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In re Nicole A.


May 4, 2010


Order, Family Court, Bronx County (Gayle P. Roberts, J.), entered on or about March 26, 2009, which denied respondent mother's motion to vacate orders of disposition, entered on or about December 12, 2008, which, upon her default, terminated her parental rights to the subject children upon findings of permanent neglect, and committed custody and guardianship of the children to petitioner agency and the Commissioner of the Administration for Children's Services for the purpose of adoption, affirmed, without costs.

Published by New York State Law Reporting Bureau pursuant to Judiciary Law § 431.

This opinion is uncorrected and subject to revision before publication in the Official Reports.

Mazzarelli, J.P., Sweeny, Moskowitz, Manzanet-Daniels, RomÁn, JJ.

CPLR 5015, governing vacatur of orders granted on default, applies to hearings in Family Court, such as fact-finding and dispositional hearings (Matter of Geraldine Rose W., 196 AD2d 313, 316-317 [1994], lv dismissed 84 NY2d 967 [1994]; Matter of Male Jones, 128 AD2d 403, 404 [1987]). To vacate an order issued on default, upon failure to appear at either a fact-finding or dispositional hearing, the movant on such a motion must establish both a reasonable excuse for the default and a meritorious defense to the allegations asserted (id. at 404; Matter of Calvin S., 47 AD3d 491, 491 [2008]; Matter of Kristen Simone V., 30 AD3d 174, 174-175 [2006]; Matter of Ashley Marie M., 287 AD2d 333, 333 [2001]; Matter of Derrick T., 261 AD2d 108, 109 [1999]; Matter of Danielle R., 239 AD2d 305, 305 [1997]; Matter of Male J., 214 AD2d 417, 417 [1995]). Whether movant has in fact made the requisite showing is left to the sound discretion of the Family Court (Matter of Calvin S. at 491). Unsubstantiated claims or excuses should be summarily rejected (Matter of Derrick T., 261 AD2d at 109).

In support of her motion to vacate the orders issued upon her default, respondent submitted an affidavit explaining that she was ill "[t]hroughout September and October 2008." She also provided medical documentation showing that she was seen by medical doctors on September 29, 2008 and on October 22, 2008. However, respondent never indicates that her illness actually prevented her from attending the fact-finding and dispositional hearings. More importantly, respondent's medical documentation is silent as to her medical condition on the date of the hearings, thus failing to evince that she was in fact ill on that date. Accordingly respondent fails to substantiate her claim that illness prevented her from attending the hearings and for this reason alone she fails to establish a reasonable excuse for her default (Matter of Menesha B., 306 AD2d 22, 22 [2003]; Matter of Monica Irene C., 262 AD2d 69, 70 [1999]; Matter of Danielle R. at 305 ; Matter of Male J. at 417; Matter of Jones, 128 AD2d 403, 404 [1987]).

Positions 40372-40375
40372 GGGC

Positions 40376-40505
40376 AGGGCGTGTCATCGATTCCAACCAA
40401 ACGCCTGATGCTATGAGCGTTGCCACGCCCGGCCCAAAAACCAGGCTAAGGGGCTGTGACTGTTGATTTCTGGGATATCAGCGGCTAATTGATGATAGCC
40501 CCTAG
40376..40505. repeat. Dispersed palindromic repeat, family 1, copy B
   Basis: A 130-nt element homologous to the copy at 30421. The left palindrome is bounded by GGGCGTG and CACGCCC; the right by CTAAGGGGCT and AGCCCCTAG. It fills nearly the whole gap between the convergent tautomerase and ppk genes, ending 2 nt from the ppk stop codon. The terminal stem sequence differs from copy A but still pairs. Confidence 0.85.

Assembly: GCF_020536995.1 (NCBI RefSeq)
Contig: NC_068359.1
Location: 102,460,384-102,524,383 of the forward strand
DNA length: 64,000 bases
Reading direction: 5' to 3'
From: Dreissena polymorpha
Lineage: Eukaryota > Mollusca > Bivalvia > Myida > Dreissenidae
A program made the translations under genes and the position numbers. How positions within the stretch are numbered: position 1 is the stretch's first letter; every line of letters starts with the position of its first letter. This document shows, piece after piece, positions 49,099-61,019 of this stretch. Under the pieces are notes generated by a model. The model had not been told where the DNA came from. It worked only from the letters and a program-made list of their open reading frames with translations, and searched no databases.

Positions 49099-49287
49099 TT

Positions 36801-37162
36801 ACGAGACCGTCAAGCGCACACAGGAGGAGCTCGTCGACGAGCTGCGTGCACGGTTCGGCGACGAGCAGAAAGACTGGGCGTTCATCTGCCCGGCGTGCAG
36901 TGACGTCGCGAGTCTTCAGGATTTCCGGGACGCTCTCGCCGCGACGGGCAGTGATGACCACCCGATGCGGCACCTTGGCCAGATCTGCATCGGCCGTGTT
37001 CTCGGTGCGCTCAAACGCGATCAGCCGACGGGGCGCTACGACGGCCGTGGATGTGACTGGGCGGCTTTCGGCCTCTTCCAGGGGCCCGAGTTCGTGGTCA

Additionally, respondent fails to establish a reasonable excuse for her default because she failed to apprise counsel of her nonappearance prior to the hearings and fails to explain the reason for such failure in her motion to vacate her default (Matter of Ciara Lee C., 67 AD3d 437, 437 [2009]; (Matter of Laura Mariela R., 302 AD2d 300, 301 [2003]; Matter of Ashley Marie M. at 333-334).

Since respondent fails to proffer a reasonable excuse for her default, we need not determine whether she proffered a meritorious defense to the allegations.

We respectfully disagree with the dissent's position because whether this was respondent's first failure to appear or whether petitioners had previously been granted several adjournments is wholly irrelevant to respondent's burden. Moreover, there is no evidence that the Family Court's decision was in any way influenced by its mistaken belief that respondent had a history of nonappearance. All concur except Manzanet-Daniels, J. who dissents in a memorandum as follows:

MANZANET-DANIELS, J. (dissenting)

I respectfully dissent. Appellant mother's motion to vacate her default at the fact-finding and dispositional hearings should have been granted. Appellant mother established both a reasonable excuse for the default and a meritorious defense to the action seeking to terminate her parental rights. In an affidavit in support of her motion to vacate, appellant mother averred that she was absent on the date of the scheduled hearing because she was experiencing a medical crisis involving her endocrine system, as well as gastrointestinal distress and neurological indicators. She furnished medical documentation, which showed that she first went to the doctor on September 29, 2008. When her symptoms did not abate, on October 22, 2008, she went to the emergency room at Jamaica Hospital. She was referred to both a neurologist and an endocrinologist. Appellant mother averred that her symptoms had been present throughout September and October 2008. At the time of her motion, in December 2008, her symptoms were under control but she was still undergoing tests to determine the exact medical cause of her illness.